It can be cut and tied but you have to make sure that all of the conductors in both pieces are contactacting each other.
I don;t understand why you would cut it for short runs. If you have it on a reel you just pay out what you need and leave the rest on the reel/spool/whatever.
The PolyBraid from PowerFlex fence can be cut and spliced much more easily than the old twisted polywires. Because the conductors are braided together, you only need to have one contact point in your knot and the energy flow is good. With a simple square knot, you will have several contact points so voltage loss in minimized.
I have a couple of reels made up with 8 to 10 100+ ft sections of PolyBraid as well as several reels with continuous unbroken PolyBraid. When I measure voltage at the far end of line there is only about 100 volt difference between 1320 ft of continuous PolyBraid and the spliced reels. With twisted polywire that many splices would usualy cost us at least 1000 volts.
Like dun, I wonder why you're cutting pieces for each move or is this temp fence staying up longer than a day or two?
Aluminum is also almost as light as poly but a lot less likely to leave slivers in your hands than poly and doesn''t stretch and droop as much.
Put a light spring handle on one end of the aluminum to hook over a hot wire and hook the non-conducter metal hook on the reel over a cold barb wire near a post with a few step ins (the Gallaghers stepins are worth the money here too) every 8 - 10 paces and you have a simple fast, no sliver cross fence system that you can reuse almost indefinitely.
Tying poly together just is not a long term acceptable system in rotational grazing in my opinion. The easier and less troublesome the wire moving is, the more likely you will do it. Jim
I guess we are all the product of our individual experiences...
SRBeef, we're you referring to the Gall. pigtail step-ins or the plastic ones? I've found the pigtails to be fine but the plastic ones becoming very brittle in a relatively short period of time.
Twisted polywires can leave slivers in your fingers (both plastic and wire). The braided polywire does not fray in the same way as the twisted wires so slivers aren't a problem there. I'll agree aluminum has great conductivity and with difficult to control livestock it can be an effective option.
We've used almost every brand (Gallagher, PEL, Speedrite, Dare, Waikato, Stafix, Premier, and a lot of farm store junk) of electric fence reel over the past 25 years and have found the O'Brien 3:1 geared reel to be the most reliable, durable, and cost effective. We have been using them for about 15 years now. Once you use geared reels, you'll have a hard time doing straight cranks anymore.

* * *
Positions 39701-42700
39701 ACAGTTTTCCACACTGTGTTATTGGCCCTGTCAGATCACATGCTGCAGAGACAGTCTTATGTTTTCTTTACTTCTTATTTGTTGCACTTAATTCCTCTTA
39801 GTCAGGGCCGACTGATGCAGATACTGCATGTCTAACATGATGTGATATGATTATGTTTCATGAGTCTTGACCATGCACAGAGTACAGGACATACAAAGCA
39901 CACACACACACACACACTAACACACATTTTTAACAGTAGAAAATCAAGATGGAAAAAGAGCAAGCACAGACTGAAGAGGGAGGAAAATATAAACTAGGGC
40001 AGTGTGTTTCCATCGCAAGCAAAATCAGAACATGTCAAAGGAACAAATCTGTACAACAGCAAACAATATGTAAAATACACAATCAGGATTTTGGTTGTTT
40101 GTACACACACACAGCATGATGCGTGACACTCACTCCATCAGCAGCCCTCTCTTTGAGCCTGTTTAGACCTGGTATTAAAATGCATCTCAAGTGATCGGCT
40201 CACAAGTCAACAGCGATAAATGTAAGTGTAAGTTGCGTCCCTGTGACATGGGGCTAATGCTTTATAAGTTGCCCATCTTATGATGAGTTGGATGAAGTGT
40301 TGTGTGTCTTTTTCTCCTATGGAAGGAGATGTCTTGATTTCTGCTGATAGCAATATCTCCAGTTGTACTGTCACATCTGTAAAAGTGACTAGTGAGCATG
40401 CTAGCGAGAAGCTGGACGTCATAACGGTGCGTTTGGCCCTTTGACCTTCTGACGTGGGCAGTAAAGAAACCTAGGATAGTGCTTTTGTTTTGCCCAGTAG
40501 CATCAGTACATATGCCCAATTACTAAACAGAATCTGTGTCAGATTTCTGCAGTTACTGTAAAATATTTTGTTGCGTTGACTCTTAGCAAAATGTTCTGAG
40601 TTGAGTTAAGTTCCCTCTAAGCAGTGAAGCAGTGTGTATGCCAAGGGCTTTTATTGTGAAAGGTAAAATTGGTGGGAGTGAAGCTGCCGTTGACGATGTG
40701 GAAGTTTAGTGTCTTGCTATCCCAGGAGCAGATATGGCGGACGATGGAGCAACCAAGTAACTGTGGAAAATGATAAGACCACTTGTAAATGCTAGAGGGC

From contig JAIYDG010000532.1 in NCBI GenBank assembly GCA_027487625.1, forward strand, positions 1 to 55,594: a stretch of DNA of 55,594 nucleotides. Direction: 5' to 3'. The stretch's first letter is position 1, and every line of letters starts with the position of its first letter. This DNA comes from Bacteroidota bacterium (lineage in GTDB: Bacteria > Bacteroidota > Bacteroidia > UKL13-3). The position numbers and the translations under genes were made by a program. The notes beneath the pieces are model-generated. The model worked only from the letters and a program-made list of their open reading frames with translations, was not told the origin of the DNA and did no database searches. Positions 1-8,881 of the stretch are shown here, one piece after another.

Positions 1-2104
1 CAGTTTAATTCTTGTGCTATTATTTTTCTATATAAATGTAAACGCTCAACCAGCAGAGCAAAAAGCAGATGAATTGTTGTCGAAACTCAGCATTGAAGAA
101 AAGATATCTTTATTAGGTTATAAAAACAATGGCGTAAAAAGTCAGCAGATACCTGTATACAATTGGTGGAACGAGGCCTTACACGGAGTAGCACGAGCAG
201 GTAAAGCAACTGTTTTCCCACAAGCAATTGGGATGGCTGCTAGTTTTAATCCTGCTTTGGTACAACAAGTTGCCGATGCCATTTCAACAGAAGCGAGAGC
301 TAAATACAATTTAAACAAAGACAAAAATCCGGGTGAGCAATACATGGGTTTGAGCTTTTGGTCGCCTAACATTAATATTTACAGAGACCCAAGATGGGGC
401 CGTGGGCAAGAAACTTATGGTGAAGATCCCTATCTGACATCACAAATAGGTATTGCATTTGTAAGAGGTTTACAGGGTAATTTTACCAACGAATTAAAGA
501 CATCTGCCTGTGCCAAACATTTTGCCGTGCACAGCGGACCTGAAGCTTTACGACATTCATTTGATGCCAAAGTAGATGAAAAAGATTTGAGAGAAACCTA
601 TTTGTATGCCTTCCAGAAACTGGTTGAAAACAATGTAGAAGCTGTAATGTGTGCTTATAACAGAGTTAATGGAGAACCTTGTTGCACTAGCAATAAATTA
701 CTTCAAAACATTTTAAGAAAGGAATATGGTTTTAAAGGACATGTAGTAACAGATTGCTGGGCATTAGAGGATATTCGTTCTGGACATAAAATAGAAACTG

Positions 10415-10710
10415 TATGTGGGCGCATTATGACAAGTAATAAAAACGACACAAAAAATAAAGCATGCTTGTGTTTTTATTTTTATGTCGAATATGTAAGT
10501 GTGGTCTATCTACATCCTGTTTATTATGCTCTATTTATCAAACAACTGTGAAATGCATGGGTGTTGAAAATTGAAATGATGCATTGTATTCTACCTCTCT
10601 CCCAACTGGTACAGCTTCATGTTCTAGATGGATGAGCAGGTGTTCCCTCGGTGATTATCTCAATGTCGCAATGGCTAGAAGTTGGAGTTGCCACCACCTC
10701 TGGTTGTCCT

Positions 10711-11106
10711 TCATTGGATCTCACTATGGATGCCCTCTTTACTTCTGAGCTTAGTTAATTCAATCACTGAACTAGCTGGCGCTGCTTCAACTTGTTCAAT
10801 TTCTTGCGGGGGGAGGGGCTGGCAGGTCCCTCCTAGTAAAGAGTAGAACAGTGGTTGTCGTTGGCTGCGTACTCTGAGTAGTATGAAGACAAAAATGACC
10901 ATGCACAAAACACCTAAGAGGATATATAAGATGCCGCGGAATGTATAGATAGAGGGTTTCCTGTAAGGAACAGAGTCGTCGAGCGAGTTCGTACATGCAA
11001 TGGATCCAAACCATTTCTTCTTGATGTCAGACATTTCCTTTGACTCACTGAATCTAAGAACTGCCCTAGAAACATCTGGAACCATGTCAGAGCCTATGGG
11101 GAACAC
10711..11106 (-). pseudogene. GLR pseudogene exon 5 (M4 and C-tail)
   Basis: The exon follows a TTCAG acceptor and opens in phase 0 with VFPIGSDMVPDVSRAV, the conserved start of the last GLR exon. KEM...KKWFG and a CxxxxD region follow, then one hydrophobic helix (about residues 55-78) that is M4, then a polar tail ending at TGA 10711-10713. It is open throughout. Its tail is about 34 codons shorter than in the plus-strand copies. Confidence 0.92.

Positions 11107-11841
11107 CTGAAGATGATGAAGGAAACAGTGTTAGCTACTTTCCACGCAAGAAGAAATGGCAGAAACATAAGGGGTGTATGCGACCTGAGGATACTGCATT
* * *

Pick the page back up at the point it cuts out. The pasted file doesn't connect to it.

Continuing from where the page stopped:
We've also used almost every brand of step-in posts (same as above re reels) and found the O'Brien Treadline post to be the most reliable, durable, and cost effective. We've been using the O'Brien step-ins for over 20 years now. We have quite a few of these posts that are 10-15 years old. Most of them I can still bend over into a 'U' and they still come back straight. Occasionally one will break just from age.
We graze center pivots here and the temporary fences I run are usually between 800 - 1000 ft. It usually take 12-15 minutes to take down and put up the 800 ft runs and 18 to 20 minutes to do the 1000 ft runs. Back in MO we used to run just 300-500 ft stretches and those usually took me about 7 minutes to make a paddock change.
We do with poly what srbeef does with aluminum, Poly is a lot lighter then the aluminum unless you're using the right light wire.
I saw some of the geared reels that Jim is talking about and will be using them to replace the Gallaghers as they fall aprt. Been 10 years and they haven;t started falling apart yet, but I'm sure in time........
We tried plastic stepins, pigtails and finally went with the 3/8 UV treated figerglass with the wire loop that you adjust for height. In our soil you have to drive them with a small sledge about half the time (rocks) and with the varying ground contour the wire loop deals makes it much easier to get the wire at the height you want.
But as was said, whatever works for the individual ...................................
We use the Rappa systems here, whole reels can be left on the anchor posts, we have an ATV mounted fencing unit to both put down and retrieve poly wire and flexible steel wire,with two wheelbarrow models for short fences. We use temporary fences to rotate cattle, sheep and pigs around the pastures, I tie the polywire with a reef knot which always makes enough contact to conduct the power across the break. We cannot use any temporary fences for the Buffalo, they walk through polywire as if it isn't there! http://www.rappa.co.uk/index.cfm